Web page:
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Delivering Quality - Where it Counts, When it Counts

by Chris Martins, Product Marketing Manager, Trillium Software

Delivering Quality Considering a data quality program? What’s the best way to implement it? One of the decisions that organizations must make is where data quality (Trillium’s focus) fits within their overall approach to technology architecture and business solutions. Is data quality technology a “solution” unto itself or is it a service that is delivered to other solutions. Let’s look to some industry commentary for guidance.

In a Gartner report of March 2016 reviewing The State of Data Quality: Current Practices and Evolving Trends, analysts Saul Judah and Ted Friedman cited a survey of 390 organizations to state that the leading use case for data quality (more than 50%) was support for the “ongoing operation of business applications.” Gartner noted that this reflected “increased activity in [CRM and ERP] application renovation” which suggests that a key aspect of enhancing an organization’s approach to modern business applications is to proactively address the quality of data used by those applications. Makes sense; you can’t enhance your application portfolio without consideration of the data that drives the execution of the applications.

Gartner is not alone. TDWI (Philip Russom, specifically) has stated in a Checklist Report that “failing to ensure high-quality operational data may put many worthwhile business goals for operational excellence at risk.” That report characterizes operational data quality as “largely about the same practices and techniques found in any data quality initiative but focuses on continuous improvement for operational data and the operational business processes that depend on such data.” As is evident from the reference to “continuous”, this perspective advocates data quality an ongoing process and not a one-time or standalone project.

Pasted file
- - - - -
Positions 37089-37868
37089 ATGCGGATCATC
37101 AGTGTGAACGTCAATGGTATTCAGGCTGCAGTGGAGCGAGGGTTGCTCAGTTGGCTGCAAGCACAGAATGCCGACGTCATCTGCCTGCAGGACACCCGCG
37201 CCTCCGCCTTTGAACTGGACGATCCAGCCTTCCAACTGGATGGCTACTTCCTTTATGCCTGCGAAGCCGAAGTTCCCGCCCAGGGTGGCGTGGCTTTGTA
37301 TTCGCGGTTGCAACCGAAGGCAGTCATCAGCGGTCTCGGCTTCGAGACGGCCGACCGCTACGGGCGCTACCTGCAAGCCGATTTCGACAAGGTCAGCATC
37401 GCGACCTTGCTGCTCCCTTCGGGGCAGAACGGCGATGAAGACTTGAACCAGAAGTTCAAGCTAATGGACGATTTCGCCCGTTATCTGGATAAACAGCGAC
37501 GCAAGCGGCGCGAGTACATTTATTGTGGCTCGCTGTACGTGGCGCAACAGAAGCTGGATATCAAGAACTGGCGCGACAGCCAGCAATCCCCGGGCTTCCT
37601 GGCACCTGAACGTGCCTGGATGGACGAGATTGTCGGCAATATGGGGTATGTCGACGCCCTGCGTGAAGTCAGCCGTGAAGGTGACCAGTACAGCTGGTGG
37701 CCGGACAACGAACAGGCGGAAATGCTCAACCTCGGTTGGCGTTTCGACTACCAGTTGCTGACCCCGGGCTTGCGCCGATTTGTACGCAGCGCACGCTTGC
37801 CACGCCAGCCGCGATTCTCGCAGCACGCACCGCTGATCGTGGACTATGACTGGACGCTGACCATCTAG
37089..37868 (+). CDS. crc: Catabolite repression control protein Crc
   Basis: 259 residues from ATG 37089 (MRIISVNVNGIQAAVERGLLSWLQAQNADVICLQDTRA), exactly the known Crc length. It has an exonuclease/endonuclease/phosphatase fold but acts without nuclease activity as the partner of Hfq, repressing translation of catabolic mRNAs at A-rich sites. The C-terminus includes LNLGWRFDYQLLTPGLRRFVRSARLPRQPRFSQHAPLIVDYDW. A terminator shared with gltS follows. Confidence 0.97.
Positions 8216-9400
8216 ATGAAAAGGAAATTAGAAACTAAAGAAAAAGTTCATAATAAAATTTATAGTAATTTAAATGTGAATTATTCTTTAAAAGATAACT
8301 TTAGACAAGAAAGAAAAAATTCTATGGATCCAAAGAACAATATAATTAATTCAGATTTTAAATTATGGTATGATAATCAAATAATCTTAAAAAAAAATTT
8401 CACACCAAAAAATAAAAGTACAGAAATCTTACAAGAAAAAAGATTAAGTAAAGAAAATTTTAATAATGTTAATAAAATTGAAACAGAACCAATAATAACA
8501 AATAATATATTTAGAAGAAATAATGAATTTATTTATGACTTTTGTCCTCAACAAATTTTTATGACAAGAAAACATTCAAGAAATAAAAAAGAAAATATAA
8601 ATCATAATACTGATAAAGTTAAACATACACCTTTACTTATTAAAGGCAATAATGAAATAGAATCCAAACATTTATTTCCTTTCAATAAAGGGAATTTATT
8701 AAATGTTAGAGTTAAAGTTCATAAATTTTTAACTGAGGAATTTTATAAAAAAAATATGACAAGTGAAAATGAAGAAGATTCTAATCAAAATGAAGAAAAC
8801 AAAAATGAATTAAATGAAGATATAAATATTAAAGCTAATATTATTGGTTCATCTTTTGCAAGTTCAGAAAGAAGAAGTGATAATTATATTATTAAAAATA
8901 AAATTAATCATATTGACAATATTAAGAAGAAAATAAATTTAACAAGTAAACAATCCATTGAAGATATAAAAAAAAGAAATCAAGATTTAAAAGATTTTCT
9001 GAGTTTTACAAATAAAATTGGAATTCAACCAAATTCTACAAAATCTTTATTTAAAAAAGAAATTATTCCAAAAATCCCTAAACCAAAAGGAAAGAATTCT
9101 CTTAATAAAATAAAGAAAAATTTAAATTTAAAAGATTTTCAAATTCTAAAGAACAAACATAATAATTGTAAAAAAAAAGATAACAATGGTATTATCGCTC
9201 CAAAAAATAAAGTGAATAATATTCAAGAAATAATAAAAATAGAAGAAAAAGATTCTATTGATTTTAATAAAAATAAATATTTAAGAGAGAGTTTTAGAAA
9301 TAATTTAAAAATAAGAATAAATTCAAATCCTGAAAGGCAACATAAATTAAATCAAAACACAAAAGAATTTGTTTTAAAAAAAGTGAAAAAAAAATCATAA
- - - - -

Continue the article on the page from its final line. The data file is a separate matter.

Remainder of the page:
Another perspective comes from Forrester Research, which has written about “fast data”, a characterization of data that is “in the moment; it’s dynamic, agile, consumable, and intelligent so that it meets your data consumers’ real-time, self-service needs in both analytical and operational environments.” In terms of data quality, this speaks to the notion of “fit for purpose” – that data needs to be suited to the context of the operational applications that it serves. Data that is incomplete or poorly structured for those applications is, by definition, not fit for purpose. For example, a marketer investing in a direct mail campaign needs to have confidence in the addresses of the targets on the list. Pursuing an email campaign? The same obviously goes for email addresses. Want to accelerate pipeline development by assigning certain leads directly to your account reps? You’ll quickly sabotage your efforts if contact phone numbers are wrong.

Let’s simplify things. It all comes down to “when,” as in when you need the data is when you need the assurance of its quality. If you’re assembling a lot of disparate data sources as part of an analytics effort, then you need assurance that the data is fit for that purpose – and your data quality focus should be concentrated on data preparation in support of that effort. But if you’re supporting an operational application (like a CRM system) then you need your data quality efforts operating as a service to that solution – and since those solutions operate in a continuous manner, your data quality efforts are in service to those continuous operations, hopefully as part of the natural processing of those applications and equally hopefully not being intrusive such that quality efforts get in the way.

After all, the goal of any quality effort, whether it is data, process, people or ……, is not to explain why things went wrong. It’s to better ensure that they don’t go wrong. And that means implementing quality practices at the point of execution.